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American Airlines 965

Accident Case Study

That the pilots made multiple errors of procedure and judgement is without a doubt.

The most alarming fact, however, was their lack of situational awareness. Knowing they are flying into a valley in mountainous terrain argues for a very deliberate approach to getting the FMS programmed and heightened awareness of distance from the airport.


 

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Figure: American Airlines Flight 965 Flight Track, from May Day.

Accident Report

  • Date: 20 DEC 1995
  • Time 21:38:
  • Type: Boeing 757-223
  • Operator: American Airlines
  • Registration: N651AA
  • Fatalities: 8 of 8 crew, 159 of 163 passengers
  • Aircraft Fate: Destroyed
  • Phase: Approach
  • Airport: (Departure) Miami International Airport, FL (MIA/KMIA), United States of America
  • Airport: (Destination) Cali-Alfonso Bonilla Aragón Airport (CLO/SKCL), Colombia

Narrative

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Figure: Approximate Track of Flight 965, from Flight Safety Digest, Figure 1.

At about 18:34 EST, American Airlines Flight 965 took off from Miami for a flight to Cali. At 21:34, while descending to FL200, the crew contacted Cali Approach.

The aircraft was 63nm out of Cali VOR (which is 8nm South of the airport)) at the time. Cali cleared the flight for a direct Cali VOR approach and report at Tulua VOR. Followed one minute later by a clearance for a straight in VOR DME approach to runway 19 (the Rozo 1 arrival).

The crew then tried to select the Rozo NDB (Non Directional Beacon) on the Flight Management Computer (FMC). Because their Jeppesen approach plates showed 'R' as the code for Rozo, the crew selected this option. But 'R' in the FMC database meant Romeo. Romeo is a navaid 150nm from Rozo, but has the same frequency. The aircraft had just passed Tulua VOR when it started a turn to the left (towards Romeo). This turn caused some confusion in the cockpit since Rozo 1 was to be a straight in approach. 87 Seconds after commencing the turn, the crew activated Heading Select (HDG SEL), which disengaged LNAV and started a right turn. The left turn brought the B757 over mountainous terrain, so a Ground Proximity (GPWS) warning sounded. With increased engine power and nose-up the crew tried to climb. The spoilers were still activated however. The stick shaker then activated and the aircraft crashed into a mountain at about 8900 feet (Cali field elevation being 3153 feet).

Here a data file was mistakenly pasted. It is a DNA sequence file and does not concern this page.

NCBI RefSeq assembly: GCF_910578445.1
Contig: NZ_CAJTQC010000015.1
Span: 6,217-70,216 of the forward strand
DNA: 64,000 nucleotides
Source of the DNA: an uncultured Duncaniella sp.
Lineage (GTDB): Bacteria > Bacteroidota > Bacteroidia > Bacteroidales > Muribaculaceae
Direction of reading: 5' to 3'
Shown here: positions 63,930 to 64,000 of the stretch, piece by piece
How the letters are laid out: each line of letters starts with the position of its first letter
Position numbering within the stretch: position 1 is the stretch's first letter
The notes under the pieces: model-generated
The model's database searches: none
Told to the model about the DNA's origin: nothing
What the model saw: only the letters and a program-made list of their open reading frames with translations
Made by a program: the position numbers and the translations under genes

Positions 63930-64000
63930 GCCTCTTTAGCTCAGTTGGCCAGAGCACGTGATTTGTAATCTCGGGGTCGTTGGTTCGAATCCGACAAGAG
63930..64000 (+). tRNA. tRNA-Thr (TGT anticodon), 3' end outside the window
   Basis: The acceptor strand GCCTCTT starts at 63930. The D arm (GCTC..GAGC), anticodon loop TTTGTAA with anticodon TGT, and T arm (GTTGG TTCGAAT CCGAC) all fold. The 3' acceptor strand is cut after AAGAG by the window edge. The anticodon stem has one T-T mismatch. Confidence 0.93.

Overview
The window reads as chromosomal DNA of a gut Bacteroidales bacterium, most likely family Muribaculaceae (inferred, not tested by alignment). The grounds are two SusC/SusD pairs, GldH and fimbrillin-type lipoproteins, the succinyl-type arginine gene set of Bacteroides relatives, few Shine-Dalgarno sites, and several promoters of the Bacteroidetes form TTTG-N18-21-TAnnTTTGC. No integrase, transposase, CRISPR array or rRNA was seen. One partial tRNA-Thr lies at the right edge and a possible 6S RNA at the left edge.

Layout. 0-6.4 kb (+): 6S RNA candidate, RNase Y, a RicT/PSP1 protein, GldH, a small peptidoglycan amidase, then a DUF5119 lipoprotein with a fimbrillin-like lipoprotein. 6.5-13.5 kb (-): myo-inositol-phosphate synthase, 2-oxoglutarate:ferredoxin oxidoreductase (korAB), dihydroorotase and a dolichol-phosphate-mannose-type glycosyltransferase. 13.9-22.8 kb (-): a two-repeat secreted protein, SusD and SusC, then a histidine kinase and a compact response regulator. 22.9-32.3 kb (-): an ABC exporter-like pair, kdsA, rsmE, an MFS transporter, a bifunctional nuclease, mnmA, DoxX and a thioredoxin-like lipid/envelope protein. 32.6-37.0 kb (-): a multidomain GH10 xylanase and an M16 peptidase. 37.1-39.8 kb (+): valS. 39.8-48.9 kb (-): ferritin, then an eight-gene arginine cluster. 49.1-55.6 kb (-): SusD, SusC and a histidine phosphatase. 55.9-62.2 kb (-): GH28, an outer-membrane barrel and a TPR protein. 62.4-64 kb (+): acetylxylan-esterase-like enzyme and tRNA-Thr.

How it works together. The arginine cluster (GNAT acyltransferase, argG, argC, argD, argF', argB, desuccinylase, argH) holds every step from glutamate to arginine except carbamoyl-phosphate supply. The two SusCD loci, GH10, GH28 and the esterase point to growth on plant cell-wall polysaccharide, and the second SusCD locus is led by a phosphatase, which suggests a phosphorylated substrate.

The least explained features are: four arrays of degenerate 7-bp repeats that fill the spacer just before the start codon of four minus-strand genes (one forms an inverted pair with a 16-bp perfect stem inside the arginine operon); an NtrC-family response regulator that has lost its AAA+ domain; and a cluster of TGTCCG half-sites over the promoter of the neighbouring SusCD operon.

Probable Cause

  1. The flight crew's failure to adequately plan and execute the approach to runway 19 at SKCL and their inadequate use of automation;
  2. Failure of the flight crew to discontinue the approach into Cali, despite numerous cues alerting them of the inadvisability of continuing the approach;
  3. The lack of situational awareness of the flight crew regarding vertical navigation, proximity to terrain, and the relative location of critical radio aids;
  4. Failure of the flight crew to revert to basic radio navigation at the time when the FMS-assisted navigation became confusing and demanded an excessive workload in a critical phase of the flight.
  5. The flight crew's ongoing efforts to expedite their approach and landing in order to avoid potential delays;
  6. The flight crew's execution of the GPWS escape manoeuvre while the speed brakes remained deployed;
  7. FMS logic that dropped all intermediate fixes from the display(s) in the event of execution of a direct routing;
  8. FMS-generated navigational information that used a different naming convention from that published in navigational charts.

References

Colombia Aeronautica Civil, Controlled Flight Into Terrain, American Airlines Flight 965, Boeing 757-223, N651AA, Near Cali, Colombia, December 20, 1995 (Prepared by University of Bielefeld, Germany

Flight Safety Foundation, "Boeing 757 CFIT Accident at Cali, Columbia, Becomes Focus of Lessons Learned," Flight Safety Digest, May-June 1998

May Day: Lost, Cineflix, Episode 4, Season 2, 20 February 2005 (American Airlines 965)

Revision: 20121015
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